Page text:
On Monday, July 30, 2012, the Cambridge City Council is to discuss a City Manager’s report on the December, 2011 fatal truck/bicycle crash at Vassar Street and Massachusetts Avenue. (I commented on that crash in an earlier post in this Forum).
The city has posted the agenda of the meeting. The City Manager’s report on the crash is on that agenda.
I’ve posted that report here — indented, with my comments unindented:
July 30, 2012
To the [City Council]:
In response to Awaiting Report Item Number 12-63 relative to a report on safety issues at the intersection of Massachusetts Avenue and Vasser [sic] Street, Director of Traffic, Parking and Transportation Susan E. Clippinger reports the following:
In response to the fatal bicycle crash on December 27, 2011, the Traffic, Parking + Transportation Department conducted a review of the intersection that included the operation of the traffic signal, signs and pavement markings of the intersection, and a review of the crash history of the location.
Using both the Massachusetts Department of Transportation and Cambridge Police Department crash information, TP+T reviewed 19 incidents involving bicycles which occurred in the 5 years between 2007 and 2011 (excluding the fatality which was under investigation). The purpose of the review was to determine if a common type of crash was frequently occurring and if engineering measures could be implemented to prevent future crashes.
A Policy Order Resolution from the May 14 City Council meeting (third page here) describes Vassar Street and Massachusetts Avenue as the second-worst intersection for crashes in the city, and reports 55 crashes, with 24 involving “cars” (which I take to mean all motor vehicles). Clippinger reported on 19 bicycle-motor vehicle crashes over a 5-year period — however, single-bicycle, bicycle-bicycle and bicycle-pedestrian crashes are just as real. Perhaps Clippinger did not report on 5 of the bicycle-motor vehicle crashes because evidence was too sparse, but on the other hand, what about the remaining 31? All 55 crashes were serious enough that police reports were filed. Also, bicycle crashes of all kinds, especially those not involving motor vehicles, are greatly under-reported to police.
A couple years ago in a national Webinar, the City’s bicycle coordinator, Cara Seiderman, said that there had been no crashes on the Vassar Street sidepaths. Evidently, she excluded intersections, and even so, her statement was incorrect. There had been at least two bicycle-pedestrian crashes on the sidepaths in which someone was taken away in an ambulance. Following each of these crashes, one of the parties e-mailed me, having read my online comments about the sidepaths. There have almost certainly been additional crashes.
Clippinger’s report continues:
We found that in 17 of the 19 crashes, the bicycle was proceeding through the intersection and was not turning left or right. In eight of the 19 crashes, the vehicle was turning right. A common cause of this type of crash is that either the driver fails to yield upon turning or the bicycle is traveling too fast to stop in time for a vehicle that is in the process of turning.
Clippinger places the responsibility on the motorist to look to the right rear to yield to bicyclists who are foolishly overtaking on the right. Bike lanes to the right of right-turning traffic at intersections, as here, encourage bicyclists to make this mistake.
It also appears that most of these crashes were minor; only two crashes resulted in the cyclist’s being transported to the hospital.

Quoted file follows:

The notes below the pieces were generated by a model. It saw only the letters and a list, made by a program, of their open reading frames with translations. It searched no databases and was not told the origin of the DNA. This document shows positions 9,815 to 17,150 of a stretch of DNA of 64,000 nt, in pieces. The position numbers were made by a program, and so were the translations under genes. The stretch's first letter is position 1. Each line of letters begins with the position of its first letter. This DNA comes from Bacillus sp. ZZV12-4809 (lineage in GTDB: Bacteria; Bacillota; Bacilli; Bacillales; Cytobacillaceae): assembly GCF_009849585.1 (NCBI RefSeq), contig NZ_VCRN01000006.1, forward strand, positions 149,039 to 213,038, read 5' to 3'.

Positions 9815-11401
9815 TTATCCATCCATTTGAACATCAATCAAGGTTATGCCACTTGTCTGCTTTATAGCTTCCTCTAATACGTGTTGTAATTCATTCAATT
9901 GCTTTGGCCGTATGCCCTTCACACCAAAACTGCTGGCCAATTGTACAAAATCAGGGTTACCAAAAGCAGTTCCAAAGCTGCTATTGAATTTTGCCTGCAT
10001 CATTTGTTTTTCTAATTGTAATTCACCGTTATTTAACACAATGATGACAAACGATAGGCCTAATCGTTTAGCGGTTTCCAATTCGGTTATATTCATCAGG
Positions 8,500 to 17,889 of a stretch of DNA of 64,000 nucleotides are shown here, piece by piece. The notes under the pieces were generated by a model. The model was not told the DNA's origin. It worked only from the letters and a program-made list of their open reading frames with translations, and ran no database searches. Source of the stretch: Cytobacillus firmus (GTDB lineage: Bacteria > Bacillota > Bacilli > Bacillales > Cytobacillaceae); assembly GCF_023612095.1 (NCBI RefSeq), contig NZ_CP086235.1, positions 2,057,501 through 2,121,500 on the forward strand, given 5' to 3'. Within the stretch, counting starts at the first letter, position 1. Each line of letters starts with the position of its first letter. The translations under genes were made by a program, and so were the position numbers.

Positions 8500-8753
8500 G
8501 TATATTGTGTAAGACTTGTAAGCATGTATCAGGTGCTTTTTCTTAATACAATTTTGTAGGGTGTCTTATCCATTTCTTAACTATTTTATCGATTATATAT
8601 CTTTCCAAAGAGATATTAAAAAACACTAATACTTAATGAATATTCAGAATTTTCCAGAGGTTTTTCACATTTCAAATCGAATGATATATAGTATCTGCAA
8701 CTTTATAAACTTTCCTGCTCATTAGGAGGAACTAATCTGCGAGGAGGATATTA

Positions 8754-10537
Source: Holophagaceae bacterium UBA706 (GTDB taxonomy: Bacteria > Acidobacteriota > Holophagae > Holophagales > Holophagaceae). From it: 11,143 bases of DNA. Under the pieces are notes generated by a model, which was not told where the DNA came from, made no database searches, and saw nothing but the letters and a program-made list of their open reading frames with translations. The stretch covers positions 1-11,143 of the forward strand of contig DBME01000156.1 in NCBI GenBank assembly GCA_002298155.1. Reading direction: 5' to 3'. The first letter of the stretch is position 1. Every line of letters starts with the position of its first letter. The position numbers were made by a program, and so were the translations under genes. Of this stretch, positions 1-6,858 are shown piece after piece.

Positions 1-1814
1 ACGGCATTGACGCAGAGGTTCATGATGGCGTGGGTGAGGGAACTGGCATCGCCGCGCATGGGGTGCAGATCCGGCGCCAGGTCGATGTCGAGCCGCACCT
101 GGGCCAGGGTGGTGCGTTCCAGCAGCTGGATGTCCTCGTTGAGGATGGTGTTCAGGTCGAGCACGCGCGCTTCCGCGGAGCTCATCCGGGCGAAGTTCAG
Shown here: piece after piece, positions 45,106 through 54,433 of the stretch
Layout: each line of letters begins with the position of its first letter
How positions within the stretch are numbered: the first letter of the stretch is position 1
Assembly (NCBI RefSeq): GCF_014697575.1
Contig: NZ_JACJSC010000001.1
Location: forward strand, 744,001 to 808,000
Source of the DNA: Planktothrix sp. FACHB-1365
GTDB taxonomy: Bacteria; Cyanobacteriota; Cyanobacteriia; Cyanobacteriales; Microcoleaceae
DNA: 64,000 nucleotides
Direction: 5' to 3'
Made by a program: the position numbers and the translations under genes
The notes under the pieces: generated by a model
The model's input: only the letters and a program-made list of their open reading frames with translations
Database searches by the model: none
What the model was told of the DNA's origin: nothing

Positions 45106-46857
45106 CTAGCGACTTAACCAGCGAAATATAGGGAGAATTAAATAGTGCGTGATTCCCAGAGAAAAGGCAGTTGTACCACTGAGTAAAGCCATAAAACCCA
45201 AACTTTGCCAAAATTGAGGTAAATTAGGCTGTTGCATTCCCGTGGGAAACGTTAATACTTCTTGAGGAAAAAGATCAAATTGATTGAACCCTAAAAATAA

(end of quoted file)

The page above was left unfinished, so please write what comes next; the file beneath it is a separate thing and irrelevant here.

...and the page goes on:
17 of the 19 cyclists described in the report evidently were lucky. Such “coffin corner” crashes are often fatal when the right-turning vehicle is a large truck or bus. However, Clippinger doesn’t report how serious any of the injuries were, whether or not the cyclists were transported to the hospital. To be fair, she may not have had access to this information. It’s hard to get.
Based on the limited information we have on the location and direction of the cyclist involved in the December 27 crash, TP+T determined that this crash is not consistent with the crashes experienced previously at this location. Further, we determined that the traffic signal operation, signs, pavement markings, and layout of the intersection did not contribute to this crash.
I agree that this was a different type of crash. However, features of the intersection almost certainly contributed to the crash. As I noted in my review of the Tech article — and as reported by eyewitnesses — the right turn was difficult for the trucker because of a bulbout and street furniture on the corner. It is likely that the driver was looking into his right side-view mirror to make sure that the truck cleared the street furniture, and so failed to see the bcyclist. To clear the street furniture, the truck crossed the centerline on Vassar Street, placing it in head-on conflict with traffic in the oncoming left-turn lane, one of the possible locations of the cyclist. The layout of the intersection had nothing to do with this?
However, I think that the cyclist most likely was crossing in front of the truck from right to left. In that case, he had been riding wrong-way on the Vassar Street sidepath, and then turned to his right across the street. The sidepath and connecting bike lane enable this conduct. He could have been looking to the right for traffic, and failed to notice the truck on his left. Also, his brakes may have functioned poorly in the wet.
TP+T remains fully committed to improving the safety of our roads for all users, particularly for pedestrians and bicycles. We continue to research causes of crashes citywide, and each year we use that information to make engineering improvements we feel will reduce the number and severity of crashes.
“We feel”. I’d prefer a stronger report, examining all types of crashes, and a bicycle program guided by careful research rather than feelings.